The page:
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Home > News > February 2004 > 24-Feb-2004

Coaching and mentoring: everyone’s at it, but are they doing it right?

According to a survey for the Coaching and Mentoring Managing Best Practice guide, coaching and mentoring are essential tools in developing skills and knowledge within organisations.

The survey found 83% of organisations use coaching and 73% use mentoring, but this widespread popularity is not reflected in giving training to those coaches and mentors. Only 21% of organisations in the survey always provide guidance or training to their coaches and mentors.

Both coaching, which is broadly focused on current performance issues, and mentoring, which tends to develop long-term skills and career prospects, trickle down through organisations. Senior managers work with middle managers, middle managers with their juniors.

64% of respondents used coaching to develop job-specific or technical skills, followed by 50% for management development and 47% for leadership skills. This clearly shows that coaching is seen as having practical, well-defined, job-related applications. In contrast the most popular use for mentoring is familiarising new recruits with the organisation (45%), but no one reason really stands out. This reflects the longer-term, more nebulous benefits of mentoring.

The criteria for becoming a coach centres on appropriate experience (55%), good communication skills (50%) and the ability to act as good role model (43%). Similar attributes are sought in mentors with 55% of respondent organisations looking for experience and 47% for the ability to act as a good role model. Significantly, both activities are not used to help break either the gender (6%) or ethnic employees (8%) glass ceiling.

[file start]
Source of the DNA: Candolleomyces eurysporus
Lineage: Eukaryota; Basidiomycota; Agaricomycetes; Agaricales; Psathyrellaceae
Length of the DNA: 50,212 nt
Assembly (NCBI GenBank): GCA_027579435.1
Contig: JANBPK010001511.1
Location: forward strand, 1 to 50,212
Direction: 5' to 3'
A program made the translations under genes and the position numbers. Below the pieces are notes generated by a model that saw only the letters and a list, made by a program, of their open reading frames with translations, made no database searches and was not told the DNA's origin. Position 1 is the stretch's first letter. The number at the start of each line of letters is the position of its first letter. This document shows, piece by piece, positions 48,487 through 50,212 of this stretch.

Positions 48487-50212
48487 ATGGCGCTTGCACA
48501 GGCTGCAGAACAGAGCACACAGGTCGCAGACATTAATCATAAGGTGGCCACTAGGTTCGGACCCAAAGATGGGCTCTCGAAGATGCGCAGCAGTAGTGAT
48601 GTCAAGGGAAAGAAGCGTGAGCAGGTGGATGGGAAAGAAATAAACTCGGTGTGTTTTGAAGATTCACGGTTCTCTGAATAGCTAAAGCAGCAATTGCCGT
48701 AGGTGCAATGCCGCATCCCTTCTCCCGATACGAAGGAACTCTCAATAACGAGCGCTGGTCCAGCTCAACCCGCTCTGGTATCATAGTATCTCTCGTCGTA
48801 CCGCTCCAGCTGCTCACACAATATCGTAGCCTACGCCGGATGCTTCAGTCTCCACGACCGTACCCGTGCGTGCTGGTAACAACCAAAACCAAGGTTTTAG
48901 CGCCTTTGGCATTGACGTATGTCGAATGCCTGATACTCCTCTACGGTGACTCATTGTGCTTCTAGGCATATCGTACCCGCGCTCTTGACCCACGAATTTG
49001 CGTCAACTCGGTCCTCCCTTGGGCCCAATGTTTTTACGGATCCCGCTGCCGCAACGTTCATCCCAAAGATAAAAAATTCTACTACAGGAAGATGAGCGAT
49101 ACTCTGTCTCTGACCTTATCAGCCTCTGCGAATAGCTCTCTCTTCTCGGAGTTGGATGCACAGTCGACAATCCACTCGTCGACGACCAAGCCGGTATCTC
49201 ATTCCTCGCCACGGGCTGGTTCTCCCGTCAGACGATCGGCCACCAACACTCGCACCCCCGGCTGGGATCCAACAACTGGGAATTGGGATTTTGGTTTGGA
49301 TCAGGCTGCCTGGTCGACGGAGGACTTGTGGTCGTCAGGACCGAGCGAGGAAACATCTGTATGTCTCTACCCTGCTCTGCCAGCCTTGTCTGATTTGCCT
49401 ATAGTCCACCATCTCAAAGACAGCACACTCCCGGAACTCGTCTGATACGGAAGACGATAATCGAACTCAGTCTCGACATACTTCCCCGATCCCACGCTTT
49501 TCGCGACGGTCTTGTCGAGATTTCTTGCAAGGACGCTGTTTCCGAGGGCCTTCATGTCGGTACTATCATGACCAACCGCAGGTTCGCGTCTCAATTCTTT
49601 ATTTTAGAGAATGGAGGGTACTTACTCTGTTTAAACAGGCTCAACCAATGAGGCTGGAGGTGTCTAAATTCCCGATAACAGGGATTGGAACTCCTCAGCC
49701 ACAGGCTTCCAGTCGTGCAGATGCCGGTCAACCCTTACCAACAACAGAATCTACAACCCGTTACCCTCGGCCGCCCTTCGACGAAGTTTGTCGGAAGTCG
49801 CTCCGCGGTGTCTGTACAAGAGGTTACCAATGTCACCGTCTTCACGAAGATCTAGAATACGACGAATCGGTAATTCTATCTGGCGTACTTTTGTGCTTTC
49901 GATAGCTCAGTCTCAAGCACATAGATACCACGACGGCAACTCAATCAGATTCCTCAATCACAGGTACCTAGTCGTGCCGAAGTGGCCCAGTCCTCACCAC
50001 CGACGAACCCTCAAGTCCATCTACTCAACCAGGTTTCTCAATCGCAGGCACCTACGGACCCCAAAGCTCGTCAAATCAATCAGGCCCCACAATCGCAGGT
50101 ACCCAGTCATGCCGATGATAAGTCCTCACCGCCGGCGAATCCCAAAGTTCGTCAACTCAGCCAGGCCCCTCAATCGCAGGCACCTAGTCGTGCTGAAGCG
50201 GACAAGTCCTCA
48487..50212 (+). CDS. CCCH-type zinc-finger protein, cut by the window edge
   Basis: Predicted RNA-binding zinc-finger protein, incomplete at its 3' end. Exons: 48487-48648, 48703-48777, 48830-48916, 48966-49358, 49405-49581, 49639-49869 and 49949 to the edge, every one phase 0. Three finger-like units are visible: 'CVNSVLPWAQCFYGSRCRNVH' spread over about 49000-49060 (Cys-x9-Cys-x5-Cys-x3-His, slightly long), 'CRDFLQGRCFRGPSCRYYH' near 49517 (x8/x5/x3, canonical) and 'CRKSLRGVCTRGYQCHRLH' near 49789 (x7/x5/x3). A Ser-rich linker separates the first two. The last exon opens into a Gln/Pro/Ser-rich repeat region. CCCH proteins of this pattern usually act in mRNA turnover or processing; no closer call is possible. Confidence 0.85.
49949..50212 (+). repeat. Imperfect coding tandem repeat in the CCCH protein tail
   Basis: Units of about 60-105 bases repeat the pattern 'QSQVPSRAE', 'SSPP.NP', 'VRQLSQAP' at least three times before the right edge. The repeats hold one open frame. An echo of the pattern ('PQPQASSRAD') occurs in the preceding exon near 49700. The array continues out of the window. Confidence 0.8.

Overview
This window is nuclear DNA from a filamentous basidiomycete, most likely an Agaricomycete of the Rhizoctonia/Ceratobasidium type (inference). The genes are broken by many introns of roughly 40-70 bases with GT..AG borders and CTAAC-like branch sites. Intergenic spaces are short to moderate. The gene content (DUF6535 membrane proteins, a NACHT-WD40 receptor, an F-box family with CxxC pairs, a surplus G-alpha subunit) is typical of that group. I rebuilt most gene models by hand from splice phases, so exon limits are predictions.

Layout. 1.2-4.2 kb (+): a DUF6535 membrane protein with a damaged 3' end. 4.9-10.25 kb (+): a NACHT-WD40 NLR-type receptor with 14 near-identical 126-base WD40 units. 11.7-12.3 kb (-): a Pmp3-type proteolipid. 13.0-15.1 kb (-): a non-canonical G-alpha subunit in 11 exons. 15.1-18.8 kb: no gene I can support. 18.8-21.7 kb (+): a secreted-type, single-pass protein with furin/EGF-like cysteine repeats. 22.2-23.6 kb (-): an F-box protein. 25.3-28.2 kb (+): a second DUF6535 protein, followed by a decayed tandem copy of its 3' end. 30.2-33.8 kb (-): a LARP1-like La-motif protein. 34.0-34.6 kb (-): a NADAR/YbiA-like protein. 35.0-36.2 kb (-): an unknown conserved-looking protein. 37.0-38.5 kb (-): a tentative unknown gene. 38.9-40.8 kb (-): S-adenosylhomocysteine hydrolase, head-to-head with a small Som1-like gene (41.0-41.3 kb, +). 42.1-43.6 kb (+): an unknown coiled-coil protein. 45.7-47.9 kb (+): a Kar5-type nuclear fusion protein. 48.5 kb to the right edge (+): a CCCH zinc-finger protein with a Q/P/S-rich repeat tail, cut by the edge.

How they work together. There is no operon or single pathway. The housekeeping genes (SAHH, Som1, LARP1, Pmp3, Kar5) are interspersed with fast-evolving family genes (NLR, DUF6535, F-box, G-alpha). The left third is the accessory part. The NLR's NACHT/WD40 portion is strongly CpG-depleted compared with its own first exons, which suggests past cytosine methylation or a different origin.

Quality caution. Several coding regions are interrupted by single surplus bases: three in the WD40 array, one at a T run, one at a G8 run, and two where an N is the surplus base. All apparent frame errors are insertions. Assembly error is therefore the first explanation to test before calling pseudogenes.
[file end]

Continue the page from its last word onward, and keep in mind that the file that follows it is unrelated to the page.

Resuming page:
"It is encouraging that so many organisations are recognising the benefits of coaching and mentoring", commented Stephen Bevan, Director of Research. "What is worrying, however, is that so few are prepared to invest in competent practice. A good coach or mentor can make a massive difference to individual and organisational performance. But a bad one can be an 'unguided' missile and do considerable damage."

The guide also provides best practice case studies from Autoglass, BT, the Inland Revenue, Microsoft UK and Peugeot Motor Company on how each used these techniques to create business advantage.

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